DEMOPosting Technology Show
A Video Track Attack
Thursday, January 31, 2008
PALM DESERT, Calif.
C ompanies that want to help advertisers track who's watching what on the Web, social networks that try to help Cupid along, and a device that attempts to tackle electronic efficiency -- These are some of the areas grabbing attention at the DEMO show, which enters its third and final day today.
Following are excerpts from the Post I.T. blog about some of the companies that are presenting at the show.
Watching Video Watchers
With the explosion of online video, thanks to the success of YouTube, the big question is how to track how videos make their way around the Internet and how to measure their audiences.
Two companies showed off ways to keep tabs on what happens to videos, an effort that could help content producers make videos more compelling and sponsor-worthy.
Visible Measures of Boston tries to show what the audience is actually doing with the video. A graph shows when a lot of people rewind the video to see part of it again, and when they stop watching it altogether. Those data reveal when people get bored watching something, and when they get very engaged -- a useful feature for marketers trying to gauge the success of an online ad. Visible Measures also collects information on every viewer of every video, making it possible to see which sites boost the video's popularity the most, and the geographic areas where the video gets the most hits.
Another company, TubeMogul, of Emeryville, Calif., lets content producers and owners instantly distribute their videos across the Web. After uploading video to the site, TubeMogul sends it out to as many video-sharing sites as possible. TubeMogul then collects data about when, where and how often videos are watched. Amateur producers can also use the tool to show the popularity of their videos, a big help when trying to lure potential sponsors and other financial backers.
More Ways to Find Friends on the Web
Just when you thought nothing else could be added to the social networking scene, a few companies may surprise you.
HubDub is a news aggregation site that ranks articles by their impact on the news story's outcome. It's based on the premise that a group can better predict the outcome of, say, the presidential primaries, than individuals. It essentially becomes an online betting game, letting people wager "HubDub" dollars on their prediction on whether Britney Spears will ever see her kids again, or on which team might win the Super Bowl. If you make the right prediction, you're rewarded with bragging rights and you get more editorial control over the site. HubDub plans to expand the community aspect of the site, giving people forums to debate issues.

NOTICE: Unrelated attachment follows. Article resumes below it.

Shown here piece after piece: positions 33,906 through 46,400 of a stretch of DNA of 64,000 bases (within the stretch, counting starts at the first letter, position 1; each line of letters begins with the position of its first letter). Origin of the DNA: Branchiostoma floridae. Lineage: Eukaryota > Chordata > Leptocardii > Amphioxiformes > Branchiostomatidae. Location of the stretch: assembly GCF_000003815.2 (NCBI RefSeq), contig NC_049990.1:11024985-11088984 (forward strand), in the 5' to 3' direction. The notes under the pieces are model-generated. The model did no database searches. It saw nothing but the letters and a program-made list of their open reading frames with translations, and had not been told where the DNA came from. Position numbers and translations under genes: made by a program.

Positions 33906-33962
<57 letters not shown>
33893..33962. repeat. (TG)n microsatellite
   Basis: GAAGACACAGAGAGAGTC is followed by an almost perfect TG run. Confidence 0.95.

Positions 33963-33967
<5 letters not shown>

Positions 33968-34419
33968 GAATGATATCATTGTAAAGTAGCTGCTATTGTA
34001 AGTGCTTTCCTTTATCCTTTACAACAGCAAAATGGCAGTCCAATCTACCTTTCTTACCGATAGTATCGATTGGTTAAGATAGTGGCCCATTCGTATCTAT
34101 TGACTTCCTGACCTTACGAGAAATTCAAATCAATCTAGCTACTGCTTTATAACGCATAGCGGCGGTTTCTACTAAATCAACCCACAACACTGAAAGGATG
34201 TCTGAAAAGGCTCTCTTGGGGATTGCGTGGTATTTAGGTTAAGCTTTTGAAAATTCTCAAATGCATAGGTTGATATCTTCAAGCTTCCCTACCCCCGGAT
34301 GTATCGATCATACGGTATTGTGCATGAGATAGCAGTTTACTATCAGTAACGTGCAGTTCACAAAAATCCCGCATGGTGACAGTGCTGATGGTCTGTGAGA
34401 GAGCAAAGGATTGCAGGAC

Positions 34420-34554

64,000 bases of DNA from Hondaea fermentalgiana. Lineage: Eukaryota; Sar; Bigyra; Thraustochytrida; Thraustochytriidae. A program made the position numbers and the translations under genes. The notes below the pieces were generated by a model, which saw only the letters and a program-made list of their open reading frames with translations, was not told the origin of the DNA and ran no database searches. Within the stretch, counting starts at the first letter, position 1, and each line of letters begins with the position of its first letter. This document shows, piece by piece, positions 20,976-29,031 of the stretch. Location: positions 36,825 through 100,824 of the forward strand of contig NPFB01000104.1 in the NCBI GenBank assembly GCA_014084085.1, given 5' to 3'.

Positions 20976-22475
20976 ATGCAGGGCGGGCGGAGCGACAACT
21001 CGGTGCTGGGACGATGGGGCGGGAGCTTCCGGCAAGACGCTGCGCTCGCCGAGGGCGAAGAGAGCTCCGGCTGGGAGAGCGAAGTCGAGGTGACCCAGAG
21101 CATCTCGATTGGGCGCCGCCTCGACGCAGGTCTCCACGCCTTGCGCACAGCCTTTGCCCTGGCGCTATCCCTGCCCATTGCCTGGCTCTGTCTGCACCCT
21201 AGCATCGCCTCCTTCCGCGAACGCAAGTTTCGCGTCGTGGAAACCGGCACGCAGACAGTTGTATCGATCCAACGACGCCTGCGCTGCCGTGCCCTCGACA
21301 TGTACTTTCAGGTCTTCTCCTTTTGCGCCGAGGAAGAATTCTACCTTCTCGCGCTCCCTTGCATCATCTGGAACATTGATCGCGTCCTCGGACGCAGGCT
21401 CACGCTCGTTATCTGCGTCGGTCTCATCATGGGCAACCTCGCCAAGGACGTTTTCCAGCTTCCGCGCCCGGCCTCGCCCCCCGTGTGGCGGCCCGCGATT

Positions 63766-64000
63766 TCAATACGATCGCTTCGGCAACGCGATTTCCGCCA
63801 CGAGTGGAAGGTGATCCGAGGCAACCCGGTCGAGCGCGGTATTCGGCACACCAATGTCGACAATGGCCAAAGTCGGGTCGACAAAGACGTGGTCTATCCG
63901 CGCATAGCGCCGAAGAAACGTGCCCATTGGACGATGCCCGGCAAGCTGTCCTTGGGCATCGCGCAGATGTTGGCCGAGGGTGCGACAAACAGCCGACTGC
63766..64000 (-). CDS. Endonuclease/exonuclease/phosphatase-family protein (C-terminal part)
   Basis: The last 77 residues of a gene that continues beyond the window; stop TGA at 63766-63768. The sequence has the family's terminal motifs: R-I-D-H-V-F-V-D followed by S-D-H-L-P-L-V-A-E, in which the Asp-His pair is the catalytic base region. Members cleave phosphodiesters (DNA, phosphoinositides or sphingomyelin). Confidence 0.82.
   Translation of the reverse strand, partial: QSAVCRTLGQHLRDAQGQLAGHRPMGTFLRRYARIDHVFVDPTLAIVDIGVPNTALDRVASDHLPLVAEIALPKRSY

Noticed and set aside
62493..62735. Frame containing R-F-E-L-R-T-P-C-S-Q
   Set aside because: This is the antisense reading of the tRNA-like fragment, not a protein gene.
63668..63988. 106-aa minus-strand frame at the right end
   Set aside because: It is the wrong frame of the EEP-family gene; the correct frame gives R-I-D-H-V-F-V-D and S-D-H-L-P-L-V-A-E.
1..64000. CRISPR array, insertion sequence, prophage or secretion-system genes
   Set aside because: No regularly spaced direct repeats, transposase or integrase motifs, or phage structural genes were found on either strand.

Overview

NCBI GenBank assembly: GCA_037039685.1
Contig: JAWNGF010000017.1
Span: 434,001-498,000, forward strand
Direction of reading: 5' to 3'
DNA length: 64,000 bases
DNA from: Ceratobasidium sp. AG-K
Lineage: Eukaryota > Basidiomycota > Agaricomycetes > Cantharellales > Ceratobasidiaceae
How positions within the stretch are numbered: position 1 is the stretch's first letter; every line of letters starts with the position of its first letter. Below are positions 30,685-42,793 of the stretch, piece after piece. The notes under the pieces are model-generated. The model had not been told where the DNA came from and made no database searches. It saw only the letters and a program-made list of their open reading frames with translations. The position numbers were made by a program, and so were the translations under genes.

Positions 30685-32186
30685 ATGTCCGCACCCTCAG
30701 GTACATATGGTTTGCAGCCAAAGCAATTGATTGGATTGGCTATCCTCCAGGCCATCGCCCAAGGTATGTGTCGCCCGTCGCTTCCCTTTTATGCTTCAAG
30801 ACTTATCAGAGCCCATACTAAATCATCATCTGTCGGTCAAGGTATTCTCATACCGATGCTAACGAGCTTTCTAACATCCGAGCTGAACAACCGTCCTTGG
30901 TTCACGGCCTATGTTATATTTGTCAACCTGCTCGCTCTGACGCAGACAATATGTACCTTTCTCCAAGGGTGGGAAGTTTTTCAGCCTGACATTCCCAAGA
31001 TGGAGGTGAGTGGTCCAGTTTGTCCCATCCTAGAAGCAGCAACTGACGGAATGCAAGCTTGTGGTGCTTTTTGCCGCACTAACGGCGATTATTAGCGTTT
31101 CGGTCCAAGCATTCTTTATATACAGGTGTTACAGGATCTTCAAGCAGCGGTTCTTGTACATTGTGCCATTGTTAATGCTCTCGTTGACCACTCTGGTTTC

AtlasPost is a map-based social network based on Google Maps. You can personalize your own house or neighborhood on the map, and also post blogs and tag photos for users to build their profiles on the map. Ultimately, AtlasPost hopes to set the stage for real-life interactions. If you've just moved to Arlington, for example, you can see who else is part of the "village" around you and make connections. Right now, the site is very popular in Taiwan, and the company is trying to expand into the American and Chinese markets.
Redux tries to bridge the gap between online dating sites and social networks. Based on personal profiles, the site's algorithms predict what people will like in others. Redux shows you people with whom you might have things in common, and they can make casual comments to potential friends, such as: "Hey, I like that band, too." It also pulls in information about events and predicts which ones best fit your entertainment tastes. The site lets users classify friends into groups and lets them find events tailored to the interests of each group. I can see this coming in handy when you're trying to merge dissimilar groups of friends that don't always mingle well, or plan outings with separate groups at the same time. As chief executive Darian Shirazi put it, Redux "cuts through the noise of millions of social networking profiles" to find what's relevant to you.
Toting around multiple electronic chargers has become the great curse of the digital age. On this trip I brought along four chargers: one each for my laptop, BlackBerry, cellphone and iPod. They waste power and quickly end up in landfills.
Green Plug's device tries to maximize the efficiency of your power. It's plugged into a computer, which in turn also connects to your charger cables. The Green Plug device then detects how much power is needed to charge up pretty much anything, even power tools. It tells you how many volts are being directed to each port on the device, using only enough energy as is needed.
But does it solve my problem? To make it work, it still seems like you'd need to carry a bunch of cords with you, in addition to the device that hooks up to your computer.